‘Gears Of War’ Dark And Funny Origins Shared By Cliff Bleszinski

Cliff Bleszinski was the lead designer and face of Gears of War through the original three releases on the Xbox 360. With the release of Gears of War: Ultimate Edition today for the Xbox One, the outspoken game designer looked back on the development of the game that kicked off the franchise, and shared thoughts on Twitter that were sometimes dark, sometimes funny, but largely informative.

It’s no surprise when songwriters and artists draw from their personal life experiences for inspiration in their work. The same can be said for game designers, too. In the case of Bleszinski and Gears of War, the game was heavily influenced by a rough time in the developer’s life as his marriage fell apart and ended in divorce.

“In hindsight, the Berserker being female and being chained down for breeding is really f****ed up. I was in a dark place,” Bleszinski wrote.

It wasn’t just the game world. Inspiration for some of the characters came from people Bleszinski knew in real life. When asked if Marcus is based on someone from real life, Bleszinski tweeted the following.

Even Baird is drawn from a real life doppelganger. “Baird was named after a childhood friend who was a bit of a d**k, Mark Baird,” Bleszinski revealed. “Baird just sounds like a d***.” Cole Train is an unstoppable mountain of energy and enthusiasm. While he’s not necessarily based off a real world acquaintance of Bleszinski, his character is completely driven by voice actor Terry Tate.

Some of Bleszinski’s more interesting comments were about the design of the game. The oversized and ultra-buff bodies of Gears characters have turned into a running meme, for example, but it was driven more by the art director than Bleszinski.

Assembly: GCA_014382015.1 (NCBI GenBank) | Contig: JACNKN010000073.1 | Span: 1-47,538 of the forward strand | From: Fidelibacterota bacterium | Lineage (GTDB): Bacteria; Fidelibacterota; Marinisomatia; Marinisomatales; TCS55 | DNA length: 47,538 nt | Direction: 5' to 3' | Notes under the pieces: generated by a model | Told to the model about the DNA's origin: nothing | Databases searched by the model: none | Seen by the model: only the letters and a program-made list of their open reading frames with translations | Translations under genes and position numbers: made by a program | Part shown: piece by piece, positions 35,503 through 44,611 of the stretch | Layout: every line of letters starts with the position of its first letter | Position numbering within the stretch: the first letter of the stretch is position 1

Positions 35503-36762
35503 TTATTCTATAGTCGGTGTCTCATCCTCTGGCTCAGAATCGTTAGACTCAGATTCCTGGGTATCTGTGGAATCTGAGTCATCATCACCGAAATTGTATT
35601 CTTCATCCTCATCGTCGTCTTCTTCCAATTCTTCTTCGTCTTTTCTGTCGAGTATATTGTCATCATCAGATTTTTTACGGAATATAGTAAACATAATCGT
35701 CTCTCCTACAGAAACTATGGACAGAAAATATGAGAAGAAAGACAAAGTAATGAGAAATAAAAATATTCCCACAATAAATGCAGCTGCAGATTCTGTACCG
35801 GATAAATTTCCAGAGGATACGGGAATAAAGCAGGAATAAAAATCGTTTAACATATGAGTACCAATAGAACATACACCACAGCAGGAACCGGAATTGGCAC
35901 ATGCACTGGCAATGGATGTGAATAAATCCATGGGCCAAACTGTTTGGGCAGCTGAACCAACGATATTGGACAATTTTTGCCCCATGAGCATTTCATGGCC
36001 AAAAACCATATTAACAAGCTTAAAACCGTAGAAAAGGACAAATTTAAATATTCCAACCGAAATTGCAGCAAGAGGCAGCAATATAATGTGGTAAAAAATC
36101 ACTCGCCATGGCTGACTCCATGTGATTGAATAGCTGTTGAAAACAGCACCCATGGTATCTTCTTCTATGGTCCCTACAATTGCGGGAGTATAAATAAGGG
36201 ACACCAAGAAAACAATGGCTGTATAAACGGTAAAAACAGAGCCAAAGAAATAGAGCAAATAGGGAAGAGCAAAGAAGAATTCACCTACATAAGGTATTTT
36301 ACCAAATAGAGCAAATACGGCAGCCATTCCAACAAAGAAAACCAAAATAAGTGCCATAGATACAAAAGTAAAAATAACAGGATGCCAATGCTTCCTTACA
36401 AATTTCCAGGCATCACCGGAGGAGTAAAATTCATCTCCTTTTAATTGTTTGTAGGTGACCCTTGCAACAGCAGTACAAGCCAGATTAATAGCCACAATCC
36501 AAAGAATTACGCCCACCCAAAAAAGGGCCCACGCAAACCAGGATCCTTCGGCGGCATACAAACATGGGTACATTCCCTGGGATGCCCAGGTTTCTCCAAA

“In SP the last bullet in each magazine is 25% stronger so the chances of ‘oh sh**’ ” fighting a bad guy are high in the game,” Bleszinski added.

Other tidbits include Bleszinski admitting that the ability to “gib” other players in multiplayer with the Gnasher shotgun eventually won out, despite Epic’s attempts to fight it. He also put a directive out to the world designers that no skulls be shown in the game at all, because he was sick of their use from Quake. Bleszinksi wasn’t afraid to throw in a little social commentary, too, as he used Gears as his way to touch on sensitive topics such as the Terry Schiavo and the Gitmo prison in Cuba for terrorists.

Not every one of Bleszinski’s ideas made it into Gears of War, despite him being such an influential decision maker. There were times when his thoughts were shot down.

“Rod” is Rod Fergusson, who is now the Executive Producer on the Gears of War franchise and is leading the development of Gear of War 4 at The Coalition. Fans of the franchise know that he’s been dedicated to Gears for years, something that Bleszinski confirmed happened almost immediately.

Of course, Bleszinski and Fergusson didn’t always see eye to eye.

The “fatigue meter” forces players to stop running after approximately ten seconds in Gears of War. Bleszinski wanted the ability to run infinitely, but Fergusson though otherwise. Fergusson went on to make some other key decisions, such as bringing in John DiMaggio to voice Marcus Fenix, and coming up with Dom’s last name of Santiago. He was also the reason for no single writer returning to do another game.

Possible the most fun fact in all of this, however, was how Bleszinski pumped himself up to pitch Gears of War to Microsoft.

The pushups and Eminem worked as Gears of War went on to be a showcase game for the Xbox 360 ahead of the launch of Halo 3. The series went on to sell more than 22 million copies and earn over $1 billion in revenue.

[Images via Cliff Bleszinki / Twitter, Gears of War]